Portland experiencing strange weather event with cloudless skies

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News Flash: The sky is blue.

What a joy to commute to work in the sun. I think it's fair to say that we've earned this aberration. By my count this is our first clear day in two weeks.

The sunlight danced off of neighbors' wind chimes and the Willamette was smooth as glass.

As I rode over the Steel Bridge, a goose took off from the water, slapping his feet against the river as he propelled himself airbound. It was quite a scene.

Tomorrow is supposed to be more of the same, so it will be a great day add some walking to your commute or to jump on your bike. As always, let us know, if you need a personalized transit or bike route plan.

Our Favorite Tweeters of 2010

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Everyone seems to be coming out with Top-Tweets-of-the-Year lists, but I don't follow the Tweeter-sphere closely enough to come up with something like the the top transportation tweets of the year. 

But the Commuter Central team is an active member of the Twitter cloud (@SmartTripsBiz) and we definitely have our favorite Tweeters.  So in the spirit of following what others are doing, here is our list of Top-Transportation-Tweeters and each of their 140-character bios. 

You're favorite Tweeter isn't on our list?  Please correct our mistake in the comments!

@TimoOptionista - "Read these tweets, expect subtle attempts to influence your travel behavior..."


@DonaldShoup - "Professor of Urban Planning at UCLA."


@PortlandAfoot - "A new 10-minute newsmagazine about low-car life in PDX."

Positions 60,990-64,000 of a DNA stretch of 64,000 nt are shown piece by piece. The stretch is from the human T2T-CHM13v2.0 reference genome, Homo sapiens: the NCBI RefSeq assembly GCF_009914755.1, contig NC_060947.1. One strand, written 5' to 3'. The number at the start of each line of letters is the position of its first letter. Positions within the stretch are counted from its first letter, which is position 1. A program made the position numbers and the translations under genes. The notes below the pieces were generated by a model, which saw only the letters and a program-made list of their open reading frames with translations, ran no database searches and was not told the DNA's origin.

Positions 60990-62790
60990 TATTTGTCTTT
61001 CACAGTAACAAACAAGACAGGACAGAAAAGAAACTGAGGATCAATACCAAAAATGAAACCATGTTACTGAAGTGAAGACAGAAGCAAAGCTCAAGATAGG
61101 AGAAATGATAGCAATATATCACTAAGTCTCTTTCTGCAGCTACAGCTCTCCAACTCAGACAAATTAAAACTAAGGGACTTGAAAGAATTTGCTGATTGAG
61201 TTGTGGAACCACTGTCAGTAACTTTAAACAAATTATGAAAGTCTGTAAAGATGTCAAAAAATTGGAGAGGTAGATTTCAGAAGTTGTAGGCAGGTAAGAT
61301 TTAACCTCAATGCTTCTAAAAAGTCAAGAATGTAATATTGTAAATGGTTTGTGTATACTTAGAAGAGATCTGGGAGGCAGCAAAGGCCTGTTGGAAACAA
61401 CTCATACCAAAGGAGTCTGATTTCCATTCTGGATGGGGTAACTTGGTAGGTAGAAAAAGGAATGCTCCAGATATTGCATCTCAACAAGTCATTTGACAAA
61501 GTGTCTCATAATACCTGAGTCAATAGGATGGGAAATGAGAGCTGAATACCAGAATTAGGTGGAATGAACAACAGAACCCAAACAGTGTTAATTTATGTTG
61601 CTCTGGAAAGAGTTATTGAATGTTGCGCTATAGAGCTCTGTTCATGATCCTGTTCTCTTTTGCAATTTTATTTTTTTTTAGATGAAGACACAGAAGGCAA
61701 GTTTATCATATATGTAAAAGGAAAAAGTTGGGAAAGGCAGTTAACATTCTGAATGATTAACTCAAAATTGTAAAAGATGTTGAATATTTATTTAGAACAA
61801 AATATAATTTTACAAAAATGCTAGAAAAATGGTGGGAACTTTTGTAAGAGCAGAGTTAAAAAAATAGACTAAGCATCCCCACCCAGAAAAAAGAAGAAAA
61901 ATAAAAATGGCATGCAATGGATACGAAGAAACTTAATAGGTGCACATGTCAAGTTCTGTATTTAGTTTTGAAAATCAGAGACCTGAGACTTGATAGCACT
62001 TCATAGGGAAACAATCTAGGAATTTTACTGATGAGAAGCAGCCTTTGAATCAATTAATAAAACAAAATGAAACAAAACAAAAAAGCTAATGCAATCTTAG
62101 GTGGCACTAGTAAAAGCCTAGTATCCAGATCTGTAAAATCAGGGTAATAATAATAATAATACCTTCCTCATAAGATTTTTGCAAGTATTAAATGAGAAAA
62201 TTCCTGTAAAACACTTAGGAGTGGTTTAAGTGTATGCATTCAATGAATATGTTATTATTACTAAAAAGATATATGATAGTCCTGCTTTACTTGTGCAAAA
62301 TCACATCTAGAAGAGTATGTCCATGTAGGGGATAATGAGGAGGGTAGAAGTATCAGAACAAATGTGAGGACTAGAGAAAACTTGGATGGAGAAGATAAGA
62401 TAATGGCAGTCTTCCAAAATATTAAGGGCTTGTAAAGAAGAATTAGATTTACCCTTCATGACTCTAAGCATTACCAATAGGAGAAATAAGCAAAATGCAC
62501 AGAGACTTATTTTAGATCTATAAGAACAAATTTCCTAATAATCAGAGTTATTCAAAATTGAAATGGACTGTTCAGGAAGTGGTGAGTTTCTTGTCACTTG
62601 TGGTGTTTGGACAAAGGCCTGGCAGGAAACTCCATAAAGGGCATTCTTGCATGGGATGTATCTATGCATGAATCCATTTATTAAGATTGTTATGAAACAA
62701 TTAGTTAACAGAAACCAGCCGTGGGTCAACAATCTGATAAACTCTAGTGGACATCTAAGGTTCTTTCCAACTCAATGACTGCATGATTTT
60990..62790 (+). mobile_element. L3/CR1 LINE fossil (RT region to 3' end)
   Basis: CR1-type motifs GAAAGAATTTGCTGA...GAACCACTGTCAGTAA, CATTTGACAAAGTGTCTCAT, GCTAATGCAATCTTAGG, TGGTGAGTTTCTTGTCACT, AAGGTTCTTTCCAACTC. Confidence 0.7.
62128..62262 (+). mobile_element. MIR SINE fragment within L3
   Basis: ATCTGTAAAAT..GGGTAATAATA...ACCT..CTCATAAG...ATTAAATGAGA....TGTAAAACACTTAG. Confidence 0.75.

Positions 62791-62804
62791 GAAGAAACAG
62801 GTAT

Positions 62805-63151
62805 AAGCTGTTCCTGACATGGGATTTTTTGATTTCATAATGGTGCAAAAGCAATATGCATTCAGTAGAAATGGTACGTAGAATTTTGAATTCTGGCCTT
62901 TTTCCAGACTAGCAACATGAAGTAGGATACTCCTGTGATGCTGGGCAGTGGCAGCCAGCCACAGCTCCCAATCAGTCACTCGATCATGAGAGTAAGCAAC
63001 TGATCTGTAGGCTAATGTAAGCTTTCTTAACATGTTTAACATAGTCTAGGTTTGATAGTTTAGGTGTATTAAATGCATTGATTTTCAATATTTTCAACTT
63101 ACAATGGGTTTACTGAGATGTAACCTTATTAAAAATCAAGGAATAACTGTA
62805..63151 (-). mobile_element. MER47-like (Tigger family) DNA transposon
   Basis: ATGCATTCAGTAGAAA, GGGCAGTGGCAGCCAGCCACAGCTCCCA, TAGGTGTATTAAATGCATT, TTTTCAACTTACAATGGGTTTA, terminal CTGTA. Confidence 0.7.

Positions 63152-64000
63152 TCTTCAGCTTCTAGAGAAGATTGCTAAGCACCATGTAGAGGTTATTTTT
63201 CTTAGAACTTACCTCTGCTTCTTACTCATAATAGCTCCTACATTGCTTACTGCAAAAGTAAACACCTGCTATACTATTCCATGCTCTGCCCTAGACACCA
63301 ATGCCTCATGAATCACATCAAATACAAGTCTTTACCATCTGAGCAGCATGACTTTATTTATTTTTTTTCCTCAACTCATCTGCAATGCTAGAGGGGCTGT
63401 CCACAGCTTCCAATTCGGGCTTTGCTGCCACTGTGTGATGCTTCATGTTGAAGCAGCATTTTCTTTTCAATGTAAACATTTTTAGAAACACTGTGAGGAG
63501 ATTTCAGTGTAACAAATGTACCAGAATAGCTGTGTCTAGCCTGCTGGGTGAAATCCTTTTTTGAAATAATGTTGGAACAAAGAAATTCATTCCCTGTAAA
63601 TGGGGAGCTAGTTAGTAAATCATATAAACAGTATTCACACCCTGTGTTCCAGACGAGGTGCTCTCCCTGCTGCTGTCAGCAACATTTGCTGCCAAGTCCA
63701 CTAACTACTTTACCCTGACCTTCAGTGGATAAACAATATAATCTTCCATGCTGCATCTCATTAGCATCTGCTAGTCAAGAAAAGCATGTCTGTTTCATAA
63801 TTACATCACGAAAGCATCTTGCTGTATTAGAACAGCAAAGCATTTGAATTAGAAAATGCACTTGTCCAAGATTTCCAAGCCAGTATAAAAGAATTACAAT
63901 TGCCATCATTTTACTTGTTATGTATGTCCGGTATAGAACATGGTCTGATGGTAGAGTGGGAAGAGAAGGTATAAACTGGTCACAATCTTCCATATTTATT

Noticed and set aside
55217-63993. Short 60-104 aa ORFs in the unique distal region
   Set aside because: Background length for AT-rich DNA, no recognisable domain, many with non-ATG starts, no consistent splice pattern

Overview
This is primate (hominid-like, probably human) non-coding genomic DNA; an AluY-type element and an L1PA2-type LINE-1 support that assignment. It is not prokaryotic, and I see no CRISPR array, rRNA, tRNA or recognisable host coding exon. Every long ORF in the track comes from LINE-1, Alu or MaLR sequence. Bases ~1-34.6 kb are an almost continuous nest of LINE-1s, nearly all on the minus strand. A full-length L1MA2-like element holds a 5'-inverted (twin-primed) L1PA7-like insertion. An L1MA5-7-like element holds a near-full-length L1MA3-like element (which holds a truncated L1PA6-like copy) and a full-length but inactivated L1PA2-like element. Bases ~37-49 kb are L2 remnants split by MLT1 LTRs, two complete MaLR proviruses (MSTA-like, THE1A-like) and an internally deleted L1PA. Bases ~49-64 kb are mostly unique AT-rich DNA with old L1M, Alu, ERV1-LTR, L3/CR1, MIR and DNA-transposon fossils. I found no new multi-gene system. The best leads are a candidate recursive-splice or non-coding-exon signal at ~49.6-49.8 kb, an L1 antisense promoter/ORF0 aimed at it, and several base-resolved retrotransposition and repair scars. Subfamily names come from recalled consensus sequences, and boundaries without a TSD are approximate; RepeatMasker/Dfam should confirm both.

@bikecommutenews - "Local, National and World News for Bike Commuters, as it breaks. Help us promote bicycles as a viable & sustainable source of transportation."


@travelportland -"We love all things Portland - the official account for Travel Portland. Questions? Use in your tweet. We will help."

@SweetpeaBikes - "I design and build bikes for women."



@wsdot - "Official Washington State Department of Transportation Twitter account."


@SafeRoutesPDX - "Safe Routes Program Manager - City of Portland"



@Michael_GR - "I work for the Discovery Channel as a Science/Tech/Transportation writer for TreeHugger and Planet Green."



@RayLaHood - "The official Twitter page of the US Secretary of Transportation"

Study finds bike and walk commuters are healthier

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Yes, we agree it's not a big surprise.

Rutgers University professor John Pucher has conducted an in-depth study of active commuting and its link to health and wellness.


Published this summer in the American Journal of Public Health, Pucher's study looked at rates of commuting by foot and bike and various health indicators of workers in over a dozen countries.


In comparing workers in every state in the US and 47 of its 50 largest cities, Pucher found that higher rates of walking and biking to work corresponded to:


-higher percentages of adults meeting the US Surgeon General's 30 minutes of daily moderate to vigourous exercise;


-lower percentages of obesity in adults; and


-lower rates of adult diabetes.